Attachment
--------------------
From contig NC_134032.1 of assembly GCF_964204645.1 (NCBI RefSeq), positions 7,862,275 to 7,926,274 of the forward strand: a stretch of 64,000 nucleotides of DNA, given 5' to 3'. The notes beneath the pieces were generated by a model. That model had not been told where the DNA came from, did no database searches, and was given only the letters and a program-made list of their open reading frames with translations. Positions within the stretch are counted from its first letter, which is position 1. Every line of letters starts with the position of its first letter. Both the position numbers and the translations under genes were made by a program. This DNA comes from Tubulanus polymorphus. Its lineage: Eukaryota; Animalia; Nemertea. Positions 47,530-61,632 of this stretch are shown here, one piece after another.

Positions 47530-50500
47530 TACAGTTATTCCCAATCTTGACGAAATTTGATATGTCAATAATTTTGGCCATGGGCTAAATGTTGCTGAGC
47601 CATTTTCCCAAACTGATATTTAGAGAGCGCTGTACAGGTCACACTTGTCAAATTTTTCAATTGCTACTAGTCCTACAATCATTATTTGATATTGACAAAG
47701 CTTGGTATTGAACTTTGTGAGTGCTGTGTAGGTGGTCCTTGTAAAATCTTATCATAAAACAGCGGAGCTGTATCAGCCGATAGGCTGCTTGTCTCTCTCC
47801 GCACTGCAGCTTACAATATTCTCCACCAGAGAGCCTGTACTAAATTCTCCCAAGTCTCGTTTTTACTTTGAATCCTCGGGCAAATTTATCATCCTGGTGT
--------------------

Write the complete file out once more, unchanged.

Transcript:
From contig NC_134032.1 of assembly GCF_964204645.1 (NCBI RefSeq), positions 7,862,275 to 7,926,274 of the forward strand: a stretch of 64,000 nucleotides of DNA, given 5' to 3'. The notes beneath the pieces were generated by a model. That model had not been told where the DNA came from, did no database searches, and was given only the letters and a program-made list of their open reading frames with translations. Positions within the stretch are counted from its first letter, which is position 1. Every line of letters starts with the position of its first letter. Both the position numbers and the translations under genes were made by a program. This DNA comes from Tubulanus polymorphus. Its lineage: Eukaryota; Animalia; Nemertea. Positions 47,530-61,632 of this stretch are shown here, one piece after another.

Positions 47530-50500
47530 TACAGTTATTCCCAATCTTGACGAAATTTGATATGTCAATAATTTTGGCCATGGGCTAAATGTTGCTGAGC
47601 CATTTTCCCAAACTGATATTTAGAGAGCGCTGTACAGGTCACACTTGTCAAATTTTTCAATTGCTACTAGTCCTACAATCATTATTTGATATTGACAAAG
47701 CTTGGTATTGAACTTTGTGAGTGCTGTGTAGGTGGTCCTTGTAAAATCTTATCATAAAACAGCGGAGCTGTATCAGCCGATAGGCTGCTTGTCTCTCTCC
47801 GCACTGCAGCTTACAATATTCTCCACCAGAGAGCCTGTACTAAATTCTCCCAAGTCTCGTTTTTACTTTGAATCCTCGGGCAAATTTATCATCCTGGTGT